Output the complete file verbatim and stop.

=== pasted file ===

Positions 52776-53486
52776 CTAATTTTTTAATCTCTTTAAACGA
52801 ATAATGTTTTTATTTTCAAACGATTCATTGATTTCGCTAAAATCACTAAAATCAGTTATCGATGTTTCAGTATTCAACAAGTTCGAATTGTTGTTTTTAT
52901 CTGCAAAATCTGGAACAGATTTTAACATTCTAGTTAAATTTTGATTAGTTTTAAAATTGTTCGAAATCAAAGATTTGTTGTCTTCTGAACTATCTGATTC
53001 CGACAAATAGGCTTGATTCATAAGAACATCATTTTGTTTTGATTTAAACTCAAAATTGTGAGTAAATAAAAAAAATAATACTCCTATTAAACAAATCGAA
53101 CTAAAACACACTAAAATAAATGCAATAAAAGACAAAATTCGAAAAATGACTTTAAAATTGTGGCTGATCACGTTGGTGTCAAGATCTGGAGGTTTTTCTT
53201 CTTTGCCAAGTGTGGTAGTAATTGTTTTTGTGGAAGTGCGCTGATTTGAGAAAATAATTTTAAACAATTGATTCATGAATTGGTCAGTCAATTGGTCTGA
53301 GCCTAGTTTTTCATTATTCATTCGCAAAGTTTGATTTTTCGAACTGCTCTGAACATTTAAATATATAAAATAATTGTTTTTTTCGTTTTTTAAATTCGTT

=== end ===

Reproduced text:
Positions 52776-53486
52776 CTAATTTTTTAATCTCTTTAAACGA
52801 ATAATGTTTTTATTTTCAAACGATTCATTGATTTCGCTAAAATCACTAAAATCAGTTATCGATGTTTCAGTATTCAACAAGTTCGAATTGTTGTTTTTAT
52901 CTGCAAAATCTGGAACAGATTTTAACATTCTAGTTAAATTTTGATTAGTTTTAAAATTGTTCGAAATCAAAGATTTGTTGTCTTCTGAACTATCTGATTC
53001 CGACAAATAGGCTTGATTCATAAGAACATCATTTTGTTTTGATTTAAACTCAAAATTGTGAGTAAATAAAAAAAATAATACTCCTATTAAACAAATCGAA
53101 CTAAAACACACTAAAATAAATGCAATAAAAGACAAAATTCGAAAAATGACTTTAAAATTGTGGCTGATCACGTTGGTGTCAAGATCTGGAGGTTTTTCTT
53201 CTTTGCCAAGTGTGGTAGTAATTGTTTTTGTGGAAGTGCGCTGATTTGAGAAAATAATTTTAAACAATTGATTCATGAATTGGTCAGTCAATTGGTCTGA
53301 GCCTAGTTTTTCATTATTCATTCGCAAAGTTTGATTTTTCGAACTGCTCTGAACATTTAAATATATAAAATAATTGTTTTTTTCGTTTTTTAAATTCGTT